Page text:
3. Cho H-J, Widholm JM, Tanaka N, Nakanishi Y, Murooka Y (1998) Agrobacterium rhizogenes-mediated transformation and regeneration of the legume Astragalus sinicus (Chinese milk vetch). Plant Sci 138:53–65. doi:10.1016/S0168-9452(98)00149-6

  4. Cho H-J, Farrand SK, Noel GR, Widholm JM (2000) High efficiency induction of soybean hairy roots and propagation of the soybean cyst nematode. Planta 210:195–204. doi:10.1007/PL00008126

  5. Chung KJ, Hwang SK, Hahn BS, Kim KH, Kim JB, Kim YH, Yang JS, Ha SH (2008) Authentic seed-specific activity of the Perilla oleosin 19 gene promoter in transgenic Arabidopsis. Plant Cell Rep 27:29–37. doi:10.1007/s00299-007-0440-6

  6. Costantino P, Spano L, Pomponi M, Benvenuto E, Ancora G (1984) The T-DNA of Agrobacterium rhizogenes is transmitted through meiosis to the progeny of hairy root plants. J Mol Appl Genet 2:465–470

  7. Guillon S, Tremouillaux-Guiller J, Pati PK, Rideau M, Gantet P (2006) Harnessing the potential of hairy roots: dawn of a new era. Trends Biotechnol 24:403–409. doi:10.1016/j.tibtech.2006.07.002

  8. Hernalsteens J-P, Van Vliet F, De Beuckeleer M, Depicker A, Engler G, Lemmers M, Holsters M, Van Montagu M, Schellet J (1980) The Agrobacterium tumefaciens Ti plasmid as a host vector system for introducing foreign DNA in plant cells. Nature 287:654–657. doi:10.1038/287654a0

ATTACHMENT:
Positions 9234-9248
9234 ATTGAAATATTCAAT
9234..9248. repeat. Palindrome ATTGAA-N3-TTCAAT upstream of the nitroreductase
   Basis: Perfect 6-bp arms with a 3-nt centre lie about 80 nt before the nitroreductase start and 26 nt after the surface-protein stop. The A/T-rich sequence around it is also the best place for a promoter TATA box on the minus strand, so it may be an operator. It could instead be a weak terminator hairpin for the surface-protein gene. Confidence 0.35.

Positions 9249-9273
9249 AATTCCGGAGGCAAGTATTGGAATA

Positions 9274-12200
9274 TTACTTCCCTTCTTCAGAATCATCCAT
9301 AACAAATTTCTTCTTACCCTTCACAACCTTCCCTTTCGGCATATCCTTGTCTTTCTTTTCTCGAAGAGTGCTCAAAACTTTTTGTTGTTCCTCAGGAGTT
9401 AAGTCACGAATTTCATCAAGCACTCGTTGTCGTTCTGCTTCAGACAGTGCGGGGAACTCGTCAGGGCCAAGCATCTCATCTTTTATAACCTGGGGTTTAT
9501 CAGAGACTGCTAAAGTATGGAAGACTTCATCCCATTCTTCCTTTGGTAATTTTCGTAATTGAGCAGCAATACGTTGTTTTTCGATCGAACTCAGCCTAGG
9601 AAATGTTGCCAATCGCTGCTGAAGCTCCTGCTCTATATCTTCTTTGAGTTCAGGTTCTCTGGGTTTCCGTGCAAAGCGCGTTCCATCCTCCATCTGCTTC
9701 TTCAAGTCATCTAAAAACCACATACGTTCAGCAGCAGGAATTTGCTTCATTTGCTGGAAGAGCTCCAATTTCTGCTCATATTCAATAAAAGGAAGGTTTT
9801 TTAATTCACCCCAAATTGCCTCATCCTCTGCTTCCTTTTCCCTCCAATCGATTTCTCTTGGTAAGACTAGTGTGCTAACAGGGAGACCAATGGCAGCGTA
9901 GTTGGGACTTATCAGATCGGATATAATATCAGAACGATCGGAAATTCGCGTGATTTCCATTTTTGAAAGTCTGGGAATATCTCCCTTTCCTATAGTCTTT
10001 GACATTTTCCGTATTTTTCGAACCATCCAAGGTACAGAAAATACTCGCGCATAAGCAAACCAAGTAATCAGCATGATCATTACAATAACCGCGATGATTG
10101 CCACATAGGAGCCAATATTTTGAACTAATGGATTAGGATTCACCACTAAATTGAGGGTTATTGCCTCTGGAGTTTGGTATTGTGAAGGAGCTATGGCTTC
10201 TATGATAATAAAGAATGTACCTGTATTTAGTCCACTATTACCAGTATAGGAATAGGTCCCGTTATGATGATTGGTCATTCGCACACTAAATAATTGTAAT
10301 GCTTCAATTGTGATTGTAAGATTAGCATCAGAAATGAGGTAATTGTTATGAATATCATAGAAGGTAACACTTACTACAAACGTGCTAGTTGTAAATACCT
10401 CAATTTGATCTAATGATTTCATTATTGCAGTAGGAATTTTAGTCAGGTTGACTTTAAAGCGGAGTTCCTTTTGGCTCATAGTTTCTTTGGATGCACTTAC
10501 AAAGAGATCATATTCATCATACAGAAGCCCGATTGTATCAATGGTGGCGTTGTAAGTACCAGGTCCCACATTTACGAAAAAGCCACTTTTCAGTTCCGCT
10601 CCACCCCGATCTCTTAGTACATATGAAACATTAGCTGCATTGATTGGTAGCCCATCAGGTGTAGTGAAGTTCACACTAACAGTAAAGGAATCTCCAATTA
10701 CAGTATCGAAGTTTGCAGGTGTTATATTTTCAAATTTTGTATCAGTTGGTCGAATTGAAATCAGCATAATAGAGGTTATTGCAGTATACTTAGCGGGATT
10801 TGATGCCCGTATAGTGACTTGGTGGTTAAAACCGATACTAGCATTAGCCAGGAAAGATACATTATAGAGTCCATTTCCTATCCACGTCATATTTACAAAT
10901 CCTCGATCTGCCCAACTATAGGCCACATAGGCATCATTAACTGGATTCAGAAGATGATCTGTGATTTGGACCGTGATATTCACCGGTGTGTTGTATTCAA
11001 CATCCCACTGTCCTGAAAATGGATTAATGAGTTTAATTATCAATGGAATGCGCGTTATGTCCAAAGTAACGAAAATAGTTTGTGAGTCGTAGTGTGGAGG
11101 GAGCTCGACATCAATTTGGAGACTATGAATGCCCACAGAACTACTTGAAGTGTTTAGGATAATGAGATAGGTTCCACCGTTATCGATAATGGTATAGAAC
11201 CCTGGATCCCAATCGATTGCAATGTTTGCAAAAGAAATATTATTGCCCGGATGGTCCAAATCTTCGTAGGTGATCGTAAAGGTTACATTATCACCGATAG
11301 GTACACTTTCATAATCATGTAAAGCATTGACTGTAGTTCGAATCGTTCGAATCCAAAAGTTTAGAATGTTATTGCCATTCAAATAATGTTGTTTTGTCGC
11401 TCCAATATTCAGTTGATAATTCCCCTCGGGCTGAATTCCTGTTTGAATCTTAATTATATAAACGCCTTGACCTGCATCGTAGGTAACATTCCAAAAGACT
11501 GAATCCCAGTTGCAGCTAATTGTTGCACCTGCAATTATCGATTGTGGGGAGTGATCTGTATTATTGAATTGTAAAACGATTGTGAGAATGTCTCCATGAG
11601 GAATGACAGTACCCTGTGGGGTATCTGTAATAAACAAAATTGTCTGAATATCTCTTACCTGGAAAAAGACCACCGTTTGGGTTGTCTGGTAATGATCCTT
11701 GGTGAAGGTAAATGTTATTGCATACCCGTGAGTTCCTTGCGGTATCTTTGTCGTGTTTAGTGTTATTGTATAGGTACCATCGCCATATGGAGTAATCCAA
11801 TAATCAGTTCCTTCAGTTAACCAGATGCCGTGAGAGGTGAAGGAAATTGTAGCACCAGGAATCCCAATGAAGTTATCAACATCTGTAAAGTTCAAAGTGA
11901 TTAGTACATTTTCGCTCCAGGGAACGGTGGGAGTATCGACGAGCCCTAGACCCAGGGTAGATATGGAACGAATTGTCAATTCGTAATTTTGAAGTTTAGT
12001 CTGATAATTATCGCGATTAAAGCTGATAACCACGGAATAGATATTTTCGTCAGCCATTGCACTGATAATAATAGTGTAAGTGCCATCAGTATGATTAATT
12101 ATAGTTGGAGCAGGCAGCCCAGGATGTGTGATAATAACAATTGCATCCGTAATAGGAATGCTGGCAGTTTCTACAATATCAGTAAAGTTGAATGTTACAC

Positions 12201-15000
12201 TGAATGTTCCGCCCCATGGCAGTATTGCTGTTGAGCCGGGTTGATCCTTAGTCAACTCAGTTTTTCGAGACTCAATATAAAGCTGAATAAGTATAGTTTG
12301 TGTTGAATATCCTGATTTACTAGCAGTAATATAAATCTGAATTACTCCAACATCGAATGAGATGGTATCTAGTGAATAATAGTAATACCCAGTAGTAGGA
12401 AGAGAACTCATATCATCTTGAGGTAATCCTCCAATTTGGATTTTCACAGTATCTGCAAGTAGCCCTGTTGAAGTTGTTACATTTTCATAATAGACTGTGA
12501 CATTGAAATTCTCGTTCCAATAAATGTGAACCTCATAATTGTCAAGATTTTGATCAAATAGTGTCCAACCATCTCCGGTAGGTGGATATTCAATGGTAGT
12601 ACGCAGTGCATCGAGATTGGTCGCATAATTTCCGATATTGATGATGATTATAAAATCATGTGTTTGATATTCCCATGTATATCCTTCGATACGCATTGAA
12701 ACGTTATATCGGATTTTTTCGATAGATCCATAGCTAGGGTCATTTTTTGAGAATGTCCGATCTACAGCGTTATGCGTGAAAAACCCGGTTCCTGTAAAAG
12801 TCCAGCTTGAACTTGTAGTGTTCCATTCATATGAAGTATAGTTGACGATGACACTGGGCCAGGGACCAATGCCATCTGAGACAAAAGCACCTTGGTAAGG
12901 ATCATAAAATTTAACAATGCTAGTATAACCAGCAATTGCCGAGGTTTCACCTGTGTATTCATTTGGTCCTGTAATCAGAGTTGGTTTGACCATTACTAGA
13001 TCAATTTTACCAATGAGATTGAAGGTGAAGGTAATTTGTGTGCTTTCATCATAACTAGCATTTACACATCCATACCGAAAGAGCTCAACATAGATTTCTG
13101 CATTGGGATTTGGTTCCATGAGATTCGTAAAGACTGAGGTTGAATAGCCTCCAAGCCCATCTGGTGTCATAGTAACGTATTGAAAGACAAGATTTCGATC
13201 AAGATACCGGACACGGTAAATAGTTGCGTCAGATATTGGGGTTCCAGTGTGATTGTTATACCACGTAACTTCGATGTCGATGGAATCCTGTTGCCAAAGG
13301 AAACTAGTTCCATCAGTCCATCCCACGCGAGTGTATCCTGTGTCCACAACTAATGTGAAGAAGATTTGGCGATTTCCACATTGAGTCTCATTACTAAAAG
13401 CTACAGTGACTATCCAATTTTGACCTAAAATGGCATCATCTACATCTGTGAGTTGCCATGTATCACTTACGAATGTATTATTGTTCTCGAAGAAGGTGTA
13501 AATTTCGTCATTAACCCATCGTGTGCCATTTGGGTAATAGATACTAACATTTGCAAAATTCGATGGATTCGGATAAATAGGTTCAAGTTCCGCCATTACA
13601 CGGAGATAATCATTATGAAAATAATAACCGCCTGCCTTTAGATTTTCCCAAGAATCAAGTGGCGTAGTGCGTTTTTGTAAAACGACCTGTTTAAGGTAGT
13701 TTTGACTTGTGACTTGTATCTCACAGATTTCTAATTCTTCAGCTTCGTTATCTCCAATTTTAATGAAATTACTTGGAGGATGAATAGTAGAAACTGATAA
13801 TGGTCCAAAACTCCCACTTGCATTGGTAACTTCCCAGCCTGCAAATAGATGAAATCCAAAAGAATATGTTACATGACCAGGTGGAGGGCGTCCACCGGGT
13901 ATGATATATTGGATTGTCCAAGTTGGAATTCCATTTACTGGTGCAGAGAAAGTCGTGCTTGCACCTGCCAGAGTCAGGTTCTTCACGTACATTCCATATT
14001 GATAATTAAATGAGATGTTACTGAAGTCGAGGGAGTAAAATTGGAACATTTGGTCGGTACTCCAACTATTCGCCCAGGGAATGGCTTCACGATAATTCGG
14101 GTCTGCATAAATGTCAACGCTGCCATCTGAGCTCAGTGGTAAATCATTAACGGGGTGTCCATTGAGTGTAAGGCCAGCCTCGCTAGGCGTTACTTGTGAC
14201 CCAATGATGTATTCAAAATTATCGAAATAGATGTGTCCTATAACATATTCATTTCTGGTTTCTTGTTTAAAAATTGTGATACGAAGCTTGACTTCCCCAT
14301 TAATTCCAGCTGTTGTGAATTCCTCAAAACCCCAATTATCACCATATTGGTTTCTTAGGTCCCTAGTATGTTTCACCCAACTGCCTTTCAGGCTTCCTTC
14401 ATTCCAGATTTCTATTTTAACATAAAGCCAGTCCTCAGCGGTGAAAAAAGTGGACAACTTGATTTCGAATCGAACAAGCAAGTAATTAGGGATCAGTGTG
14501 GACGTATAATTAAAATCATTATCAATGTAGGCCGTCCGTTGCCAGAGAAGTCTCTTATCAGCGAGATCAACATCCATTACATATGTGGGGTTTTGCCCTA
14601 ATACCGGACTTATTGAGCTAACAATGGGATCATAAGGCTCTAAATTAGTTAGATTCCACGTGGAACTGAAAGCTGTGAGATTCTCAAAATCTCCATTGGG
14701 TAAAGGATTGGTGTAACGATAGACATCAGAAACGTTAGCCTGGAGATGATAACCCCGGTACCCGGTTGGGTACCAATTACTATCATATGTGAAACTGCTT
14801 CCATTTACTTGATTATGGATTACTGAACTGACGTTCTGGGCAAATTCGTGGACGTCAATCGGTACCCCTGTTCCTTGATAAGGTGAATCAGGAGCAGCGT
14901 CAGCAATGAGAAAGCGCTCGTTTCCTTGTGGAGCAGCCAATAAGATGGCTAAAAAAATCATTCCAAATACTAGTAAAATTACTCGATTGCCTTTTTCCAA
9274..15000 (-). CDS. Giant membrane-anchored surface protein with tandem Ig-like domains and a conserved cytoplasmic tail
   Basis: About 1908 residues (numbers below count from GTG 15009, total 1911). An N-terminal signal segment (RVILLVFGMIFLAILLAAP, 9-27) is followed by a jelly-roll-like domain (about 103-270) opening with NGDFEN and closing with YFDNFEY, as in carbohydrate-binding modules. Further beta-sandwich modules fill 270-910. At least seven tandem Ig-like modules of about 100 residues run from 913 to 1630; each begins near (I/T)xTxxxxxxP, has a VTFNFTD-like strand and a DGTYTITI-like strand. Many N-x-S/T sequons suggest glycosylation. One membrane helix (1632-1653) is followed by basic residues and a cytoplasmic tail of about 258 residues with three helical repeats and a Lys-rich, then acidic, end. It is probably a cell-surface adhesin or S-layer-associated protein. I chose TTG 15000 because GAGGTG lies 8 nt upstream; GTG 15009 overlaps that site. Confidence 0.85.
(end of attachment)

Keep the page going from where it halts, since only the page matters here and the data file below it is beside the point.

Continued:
9. Karimi M, Inze D, Depicker A (2002) Gateway vectors for Agrobacterium-mediated plant transformation. Trends Plant Sci 7:193–195. doi:10.1016/S1360-1385(02)02251-3

  10. Kim DG, Ferris H (2002) Relationship between crop losses and initial population densities of Meloidogyne arenaria in winter-grown Oriental melon in Korea. J Nematol 34:43–49

  11. Matsuda Y, Toyoda H, Sawabe A, Maeda K, Shimizu N, Fujita N, Fujita T, Nonomura T, Ouchi S (2000) A hairy root culture of melon produces aroma compounds. J Agric Food Chem 48:1417–1420. doi:10.1021/jf9906580

  12. Mugnier J (1987) Infection by Polymyxa betae and Plasmodiophora brassicae of roots containing root inducing transferred DNA of Agrobacterium rhizogenes. Phytopathology 77:539–542. doi:10.1094/Phyto-77-539

  13. Mugnier J, Mosse B (1987) Vesiculararbuscular mycorrhizal infection in transformed root inducing T-DNA roots grown axenically. Phytopathology 77:1045–1050. doi:10.1094/Phyto-77-1045